The Costume Designs for “Heavier than…”

By Emily Tugwell

As the days before opening night of Heavier than… quickly dwindle, the production comes closer to being ready for its audience. The actors have started to rehearse on the stage, lights have been hung and focused, rocks have been created and painted, and all other loose ends are steadily being tied up.

Various props continue to surface, but the final costumes for the show are still shrouded in mystery. So while we can only eagerly await to see what Robert Prior, the costume designer for Heavier than…, has created, we can admire his fantastic costume design drawings…

Asterius 

The main character and deadly Minotaur of the play has swirling tribal tattoos covering the majority of his body. His only clothing is a pair of tattered linen shorts. Also notice that in this modern take on a Minotaur’s physical appearance, Asterius does not the head of a bull, but rather that of a man, with large horns secured on his head.

Ariadne and Pasiphae

Asterius’ dear mother and sister have each have one costume change during the play. We first seen them in sophisticated, pastel day wear fit for a queen and princess. Later on, they are dressed for the annual festival in which soldiers attempt to kill Aster. Pasiphae’s gown contains a variety of rich blue hues while Ariadne’s dress has a light peach tone with silver accenting.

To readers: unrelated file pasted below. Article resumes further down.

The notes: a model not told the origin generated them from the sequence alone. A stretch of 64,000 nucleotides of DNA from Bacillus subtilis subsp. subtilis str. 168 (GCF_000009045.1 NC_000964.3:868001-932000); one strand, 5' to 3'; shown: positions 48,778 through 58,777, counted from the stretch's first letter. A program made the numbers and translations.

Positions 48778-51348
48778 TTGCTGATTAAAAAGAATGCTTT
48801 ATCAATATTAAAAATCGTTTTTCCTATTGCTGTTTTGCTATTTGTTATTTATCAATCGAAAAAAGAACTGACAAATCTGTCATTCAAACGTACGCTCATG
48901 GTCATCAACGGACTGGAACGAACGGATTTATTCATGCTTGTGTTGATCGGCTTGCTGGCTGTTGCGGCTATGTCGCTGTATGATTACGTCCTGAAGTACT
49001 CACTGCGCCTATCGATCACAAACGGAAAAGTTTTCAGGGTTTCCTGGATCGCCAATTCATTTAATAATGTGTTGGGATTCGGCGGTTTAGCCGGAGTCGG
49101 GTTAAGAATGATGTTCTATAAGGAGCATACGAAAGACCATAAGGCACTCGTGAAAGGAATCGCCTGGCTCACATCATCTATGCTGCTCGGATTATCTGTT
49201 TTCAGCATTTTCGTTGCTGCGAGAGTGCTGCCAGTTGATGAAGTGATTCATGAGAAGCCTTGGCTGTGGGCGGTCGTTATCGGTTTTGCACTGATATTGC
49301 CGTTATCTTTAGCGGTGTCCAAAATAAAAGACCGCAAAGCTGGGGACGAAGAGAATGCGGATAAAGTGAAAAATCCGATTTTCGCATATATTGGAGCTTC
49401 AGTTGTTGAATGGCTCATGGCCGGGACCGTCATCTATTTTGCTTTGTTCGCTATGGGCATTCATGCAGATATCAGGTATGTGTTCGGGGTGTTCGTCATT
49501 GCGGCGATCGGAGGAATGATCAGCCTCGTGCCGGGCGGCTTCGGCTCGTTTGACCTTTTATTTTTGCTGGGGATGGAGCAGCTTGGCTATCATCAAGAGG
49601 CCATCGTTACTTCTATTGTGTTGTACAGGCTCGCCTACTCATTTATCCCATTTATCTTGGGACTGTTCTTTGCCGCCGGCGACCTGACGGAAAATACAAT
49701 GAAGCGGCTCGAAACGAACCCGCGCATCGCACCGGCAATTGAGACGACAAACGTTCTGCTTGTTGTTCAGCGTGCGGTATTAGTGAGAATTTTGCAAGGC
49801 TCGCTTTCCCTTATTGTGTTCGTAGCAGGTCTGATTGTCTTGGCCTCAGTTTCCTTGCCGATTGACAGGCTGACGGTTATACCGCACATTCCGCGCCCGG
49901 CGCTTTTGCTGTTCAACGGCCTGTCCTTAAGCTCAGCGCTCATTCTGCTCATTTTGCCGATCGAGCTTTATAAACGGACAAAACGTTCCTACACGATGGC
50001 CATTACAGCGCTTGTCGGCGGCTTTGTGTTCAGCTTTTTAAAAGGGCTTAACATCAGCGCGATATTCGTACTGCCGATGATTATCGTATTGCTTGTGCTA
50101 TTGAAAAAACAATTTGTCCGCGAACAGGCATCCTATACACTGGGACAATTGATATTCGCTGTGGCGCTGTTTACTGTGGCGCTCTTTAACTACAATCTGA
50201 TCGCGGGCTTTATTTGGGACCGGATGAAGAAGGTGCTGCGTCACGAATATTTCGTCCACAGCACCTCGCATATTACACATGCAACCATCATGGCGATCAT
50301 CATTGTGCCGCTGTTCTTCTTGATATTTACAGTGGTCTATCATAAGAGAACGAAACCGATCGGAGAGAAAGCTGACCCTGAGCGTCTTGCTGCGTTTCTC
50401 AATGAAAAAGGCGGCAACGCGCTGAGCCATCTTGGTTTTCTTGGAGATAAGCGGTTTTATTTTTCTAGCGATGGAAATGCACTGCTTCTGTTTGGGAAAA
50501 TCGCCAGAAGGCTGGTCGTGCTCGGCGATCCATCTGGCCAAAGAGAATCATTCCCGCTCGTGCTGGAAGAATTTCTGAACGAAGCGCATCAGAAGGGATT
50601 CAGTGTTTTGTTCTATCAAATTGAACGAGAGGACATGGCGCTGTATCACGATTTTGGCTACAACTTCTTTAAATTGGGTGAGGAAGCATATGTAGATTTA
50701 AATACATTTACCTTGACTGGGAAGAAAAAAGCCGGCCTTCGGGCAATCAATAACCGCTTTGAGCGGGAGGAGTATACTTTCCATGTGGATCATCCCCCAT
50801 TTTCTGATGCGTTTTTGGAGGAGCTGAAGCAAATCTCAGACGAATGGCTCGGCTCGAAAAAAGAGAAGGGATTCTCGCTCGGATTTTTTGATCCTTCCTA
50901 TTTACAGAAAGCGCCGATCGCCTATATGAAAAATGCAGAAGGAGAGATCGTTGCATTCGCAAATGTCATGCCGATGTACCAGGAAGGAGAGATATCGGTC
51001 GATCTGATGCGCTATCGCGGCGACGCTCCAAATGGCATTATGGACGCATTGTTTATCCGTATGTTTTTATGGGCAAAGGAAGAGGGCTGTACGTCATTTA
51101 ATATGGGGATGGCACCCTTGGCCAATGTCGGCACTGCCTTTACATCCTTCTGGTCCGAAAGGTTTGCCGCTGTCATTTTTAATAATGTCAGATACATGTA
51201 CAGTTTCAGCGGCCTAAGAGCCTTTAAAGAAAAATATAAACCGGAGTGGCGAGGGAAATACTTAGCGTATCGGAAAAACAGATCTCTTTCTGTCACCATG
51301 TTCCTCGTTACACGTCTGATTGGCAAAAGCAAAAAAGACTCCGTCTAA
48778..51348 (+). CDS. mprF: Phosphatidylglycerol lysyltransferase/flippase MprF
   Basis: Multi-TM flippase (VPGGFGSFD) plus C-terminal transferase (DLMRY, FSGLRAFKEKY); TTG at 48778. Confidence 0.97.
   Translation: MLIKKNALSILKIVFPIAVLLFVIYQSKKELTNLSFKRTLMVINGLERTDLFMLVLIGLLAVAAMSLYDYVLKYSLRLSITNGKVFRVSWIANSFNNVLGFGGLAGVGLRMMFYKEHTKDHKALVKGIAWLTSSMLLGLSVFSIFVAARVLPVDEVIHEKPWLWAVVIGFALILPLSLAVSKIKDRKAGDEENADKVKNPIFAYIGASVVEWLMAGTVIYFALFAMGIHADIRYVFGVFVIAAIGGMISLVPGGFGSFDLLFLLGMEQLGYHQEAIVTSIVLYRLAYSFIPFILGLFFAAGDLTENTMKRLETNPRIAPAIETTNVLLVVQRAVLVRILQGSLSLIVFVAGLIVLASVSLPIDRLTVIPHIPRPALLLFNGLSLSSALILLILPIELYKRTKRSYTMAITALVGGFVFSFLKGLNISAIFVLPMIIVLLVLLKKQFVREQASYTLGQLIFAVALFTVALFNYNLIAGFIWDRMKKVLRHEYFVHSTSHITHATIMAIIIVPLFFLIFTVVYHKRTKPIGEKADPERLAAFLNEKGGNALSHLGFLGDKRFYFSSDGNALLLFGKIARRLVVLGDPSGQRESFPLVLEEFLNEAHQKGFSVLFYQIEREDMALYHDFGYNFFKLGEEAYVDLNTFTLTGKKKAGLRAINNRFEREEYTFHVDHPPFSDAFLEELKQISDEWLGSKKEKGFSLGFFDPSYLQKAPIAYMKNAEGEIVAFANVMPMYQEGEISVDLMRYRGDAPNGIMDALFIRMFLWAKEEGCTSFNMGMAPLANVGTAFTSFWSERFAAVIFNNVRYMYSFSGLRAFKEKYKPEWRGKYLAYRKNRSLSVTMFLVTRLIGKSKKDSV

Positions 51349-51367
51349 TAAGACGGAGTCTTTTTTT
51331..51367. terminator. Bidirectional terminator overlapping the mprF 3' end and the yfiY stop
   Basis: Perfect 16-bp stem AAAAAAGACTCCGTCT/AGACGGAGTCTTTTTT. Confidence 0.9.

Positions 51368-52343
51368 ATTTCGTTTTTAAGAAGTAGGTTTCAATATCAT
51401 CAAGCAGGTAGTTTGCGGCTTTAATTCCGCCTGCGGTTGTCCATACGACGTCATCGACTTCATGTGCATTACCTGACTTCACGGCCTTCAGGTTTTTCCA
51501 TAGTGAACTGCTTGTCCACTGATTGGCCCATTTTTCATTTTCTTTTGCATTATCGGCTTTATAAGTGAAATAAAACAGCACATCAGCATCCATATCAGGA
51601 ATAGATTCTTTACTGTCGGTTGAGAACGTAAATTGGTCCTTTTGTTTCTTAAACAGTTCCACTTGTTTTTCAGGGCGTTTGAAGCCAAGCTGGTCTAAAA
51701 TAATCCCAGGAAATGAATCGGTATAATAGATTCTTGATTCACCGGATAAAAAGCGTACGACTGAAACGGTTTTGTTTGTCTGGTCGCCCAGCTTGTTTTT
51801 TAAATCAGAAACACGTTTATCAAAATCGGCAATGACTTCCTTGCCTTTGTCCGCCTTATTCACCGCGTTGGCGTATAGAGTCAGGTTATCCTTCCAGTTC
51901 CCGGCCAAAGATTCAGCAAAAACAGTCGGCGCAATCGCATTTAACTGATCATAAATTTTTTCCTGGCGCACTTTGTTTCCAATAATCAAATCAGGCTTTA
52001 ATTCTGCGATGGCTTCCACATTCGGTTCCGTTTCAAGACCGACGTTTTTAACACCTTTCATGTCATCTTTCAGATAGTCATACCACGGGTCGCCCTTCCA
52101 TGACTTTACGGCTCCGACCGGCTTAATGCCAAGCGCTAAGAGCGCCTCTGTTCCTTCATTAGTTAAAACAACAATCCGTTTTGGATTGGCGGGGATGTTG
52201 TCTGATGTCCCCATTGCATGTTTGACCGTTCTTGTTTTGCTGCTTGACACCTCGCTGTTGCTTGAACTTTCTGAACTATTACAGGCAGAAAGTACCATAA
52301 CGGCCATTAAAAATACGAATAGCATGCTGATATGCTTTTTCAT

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Icarus 

Asterius’ flying-obsessed friend changes his set of wings twice throughout the play. Icarus begins with grand, pristine white wings that curve toward the sun gracefully. When we see him next, he has just tumbled from the sky and wears ripped shorts and a larger, mangled set of wings. The final time he returns, Icarus dons a pair of huge, magnificent wings, far more complicated and intricate than the last. However, though beautiful, they are far from being finished and perfected.


The Chorus

These three blind women are Asterius’ companions that have been in the labyrinth with him since the very beginning. They each wear blindfolds and partially sheer white dresses. Though somewhat similar in costume and appearance because they together create one woman, each chorus member retains her own individual personality.

And that’s it! Those are all of Robert Prior’s amazing costume designs for our production of Heavier than… If you’re like me and want to see what the costumes actually look like in person, buy your tickets for Heavier than… soon. Previews for this world premiere play start on July 14th!

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